So should such investors be taxed differently than those who look to gain on the margins of trading between coins?
Essentially, the applicable taxes would be dependent on how the investor or individual projects these investments. If they declare themselves as crypto traders, profits from cryptocurrencies could be shown as business income. However, if one projects themselves as investors or hodlers, profits will be taxed in accordance with the capital gains over cryptocurrencies.
Technically, if one holds cryptocurrencies for over 36 months and sells thereafter. The person will be taxed 20% as per long-term capital gains tax. The short-term capital gains will be taxed as per one’s income tax slab.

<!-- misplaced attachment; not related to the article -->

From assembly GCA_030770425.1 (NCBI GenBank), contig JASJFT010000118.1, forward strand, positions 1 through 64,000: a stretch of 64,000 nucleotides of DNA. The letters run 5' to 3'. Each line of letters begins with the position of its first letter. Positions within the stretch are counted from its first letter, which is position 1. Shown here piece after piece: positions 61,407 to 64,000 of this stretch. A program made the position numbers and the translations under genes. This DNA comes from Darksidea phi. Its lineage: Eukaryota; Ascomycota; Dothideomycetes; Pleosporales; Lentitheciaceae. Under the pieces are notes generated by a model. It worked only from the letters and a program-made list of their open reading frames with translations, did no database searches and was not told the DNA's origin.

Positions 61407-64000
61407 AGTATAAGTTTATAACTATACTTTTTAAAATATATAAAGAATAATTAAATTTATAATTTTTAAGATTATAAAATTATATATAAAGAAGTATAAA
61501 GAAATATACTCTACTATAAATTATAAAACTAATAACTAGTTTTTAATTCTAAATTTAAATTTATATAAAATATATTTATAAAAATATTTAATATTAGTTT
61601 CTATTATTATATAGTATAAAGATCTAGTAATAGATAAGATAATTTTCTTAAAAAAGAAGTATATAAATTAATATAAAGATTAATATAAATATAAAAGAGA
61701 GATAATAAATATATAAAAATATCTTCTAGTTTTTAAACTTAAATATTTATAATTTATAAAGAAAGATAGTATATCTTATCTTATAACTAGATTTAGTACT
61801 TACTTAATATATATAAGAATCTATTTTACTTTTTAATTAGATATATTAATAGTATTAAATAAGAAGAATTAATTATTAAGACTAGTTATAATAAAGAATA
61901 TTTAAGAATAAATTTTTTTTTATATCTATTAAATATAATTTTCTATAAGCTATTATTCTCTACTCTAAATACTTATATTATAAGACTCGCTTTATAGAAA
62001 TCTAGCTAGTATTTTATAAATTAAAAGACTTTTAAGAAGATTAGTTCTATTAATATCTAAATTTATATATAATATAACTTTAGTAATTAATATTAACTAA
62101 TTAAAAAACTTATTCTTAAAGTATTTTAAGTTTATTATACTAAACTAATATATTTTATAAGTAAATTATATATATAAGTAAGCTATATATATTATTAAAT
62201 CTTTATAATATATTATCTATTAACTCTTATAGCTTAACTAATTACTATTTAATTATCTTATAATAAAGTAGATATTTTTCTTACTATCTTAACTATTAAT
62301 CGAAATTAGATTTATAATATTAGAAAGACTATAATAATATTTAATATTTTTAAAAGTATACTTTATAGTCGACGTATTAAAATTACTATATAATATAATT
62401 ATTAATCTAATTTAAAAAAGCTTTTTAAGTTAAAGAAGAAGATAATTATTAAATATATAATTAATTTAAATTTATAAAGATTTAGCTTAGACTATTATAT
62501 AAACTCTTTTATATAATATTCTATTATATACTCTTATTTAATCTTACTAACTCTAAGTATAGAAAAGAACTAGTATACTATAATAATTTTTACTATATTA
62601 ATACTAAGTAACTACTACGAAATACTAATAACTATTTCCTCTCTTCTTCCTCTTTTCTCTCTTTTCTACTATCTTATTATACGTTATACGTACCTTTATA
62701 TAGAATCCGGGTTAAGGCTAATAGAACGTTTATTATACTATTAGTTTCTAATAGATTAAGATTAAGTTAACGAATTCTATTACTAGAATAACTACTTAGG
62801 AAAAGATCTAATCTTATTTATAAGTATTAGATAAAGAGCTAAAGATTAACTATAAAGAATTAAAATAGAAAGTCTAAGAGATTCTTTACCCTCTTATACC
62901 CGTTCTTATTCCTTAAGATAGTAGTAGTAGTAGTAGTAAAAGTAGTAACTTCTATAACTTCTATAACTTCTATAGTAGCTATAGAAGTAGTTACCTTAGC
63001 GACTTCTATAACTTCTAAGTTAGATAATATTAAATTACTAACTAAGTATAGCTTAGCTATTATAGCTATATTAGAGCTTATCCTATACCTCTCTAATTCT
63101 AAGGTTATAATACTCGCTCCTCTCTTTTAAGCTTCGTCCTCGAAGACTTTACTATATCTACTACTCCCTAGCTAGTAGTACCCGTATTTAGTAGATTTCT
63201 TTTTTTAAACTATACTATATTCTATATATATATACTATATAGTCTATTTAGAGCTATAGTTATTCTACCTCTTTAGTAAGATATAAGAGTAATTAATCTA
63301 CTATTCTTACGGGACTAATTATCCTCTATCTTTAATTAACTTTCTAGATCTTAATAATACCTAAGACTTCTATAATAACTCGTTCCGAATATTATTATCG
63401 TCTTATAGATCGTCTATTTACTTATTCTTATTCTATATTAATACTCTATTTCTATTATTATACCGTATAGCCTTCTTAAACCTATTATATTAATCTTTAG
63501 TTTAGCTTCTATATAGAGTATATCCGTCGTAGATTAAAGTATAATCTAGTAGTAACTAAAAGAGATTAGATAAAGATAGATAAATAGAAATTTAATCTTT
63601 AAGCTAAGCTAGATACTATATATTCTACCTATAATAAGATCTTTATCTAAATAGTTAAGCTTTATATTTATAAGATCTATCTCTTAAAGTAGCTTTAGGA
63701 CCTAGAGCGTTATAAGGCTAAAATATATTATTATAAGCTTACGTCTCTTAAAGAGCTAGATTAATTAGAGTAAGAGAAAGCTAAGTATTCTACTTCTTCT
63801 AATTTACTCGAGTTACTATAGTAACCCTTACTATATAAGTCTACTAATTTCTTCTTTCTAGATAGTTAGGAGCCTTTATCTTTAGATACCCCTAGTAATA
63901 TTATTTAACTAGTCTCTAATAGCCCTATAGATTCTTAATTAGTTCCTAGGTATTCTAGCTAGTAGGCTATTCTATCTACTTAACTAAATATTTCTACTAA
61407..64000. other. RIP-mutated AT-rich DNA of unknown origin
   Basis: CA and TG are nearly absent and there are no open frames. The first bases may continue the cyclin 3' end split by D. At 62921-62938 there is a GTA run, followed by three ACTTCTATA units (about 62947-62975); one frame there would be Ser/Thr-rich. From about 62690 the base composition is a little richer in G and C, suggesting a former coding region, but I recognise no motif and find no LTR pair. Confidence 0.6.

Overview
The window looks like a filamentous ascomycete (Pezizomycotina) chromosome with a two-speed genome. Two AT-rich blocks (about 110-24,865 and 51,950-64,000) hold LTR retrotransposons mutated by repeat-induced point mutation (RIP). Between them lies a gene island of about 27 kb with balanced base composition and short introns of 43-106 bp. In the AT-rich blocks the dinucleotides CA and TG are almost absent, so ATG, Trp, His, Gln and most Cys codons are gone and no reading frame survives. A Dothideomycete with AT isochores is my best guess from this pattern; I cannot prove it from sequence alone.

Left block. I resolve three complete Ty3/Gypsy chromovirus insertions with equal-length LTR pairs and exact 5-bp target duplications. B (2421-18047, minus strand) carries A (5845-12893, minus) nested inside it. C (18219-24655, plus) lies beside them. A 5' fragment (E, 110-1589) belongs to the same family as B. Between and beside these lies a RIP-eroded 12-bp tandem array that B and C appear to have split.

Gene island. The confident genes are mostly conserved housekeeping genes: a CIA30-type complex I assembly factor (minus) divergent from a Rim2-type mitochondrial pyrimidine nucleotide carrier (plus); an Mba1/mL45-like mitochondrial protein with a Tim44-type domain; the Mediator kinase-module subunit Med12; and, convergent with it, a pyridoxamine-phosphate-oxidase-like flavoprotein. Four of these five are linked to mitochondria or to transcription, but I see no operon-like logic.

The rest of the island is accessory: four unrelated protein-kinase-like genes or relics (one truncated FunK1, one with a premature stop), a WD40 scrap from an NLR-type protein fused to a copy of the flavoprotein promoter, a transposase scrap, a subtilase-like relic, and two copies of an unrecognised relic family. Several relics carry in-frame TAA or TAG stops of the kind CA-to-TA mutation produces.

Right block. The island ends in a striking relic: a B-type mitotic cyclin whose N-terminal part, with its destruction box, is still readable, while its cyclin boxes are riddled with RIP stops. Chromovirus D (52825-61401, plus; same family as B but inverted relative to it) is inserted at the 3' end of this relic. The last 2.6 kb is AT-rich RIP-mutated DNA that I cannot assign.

In India, this has been the most popular way of filing taxes over crypto gains.
Is GST Also Applicable On Crypto Transactions
Should individuals pay any GST over crypto purchases and should crypto exchanges charge and file GST on these crypto transactions?
Nishith Desai Associates’ Nagappan elaborates, “There are circumstances where a transaction may attract 18% GST. This depends on the nature of their supplies. If it’s a company or a trader who is selling crypto as part of their business, it might attract 18% GST.
However, if the transaction involves two individuals that are not traders, this may not attract any GST, he adds.
On TDS applicability, Nagappan further clarifies that one doesn’t have to pay any TDS in general. Only in certain conditions that trigger Section 206C or 194Q of the Income Tax may attract TDS of 0.1%.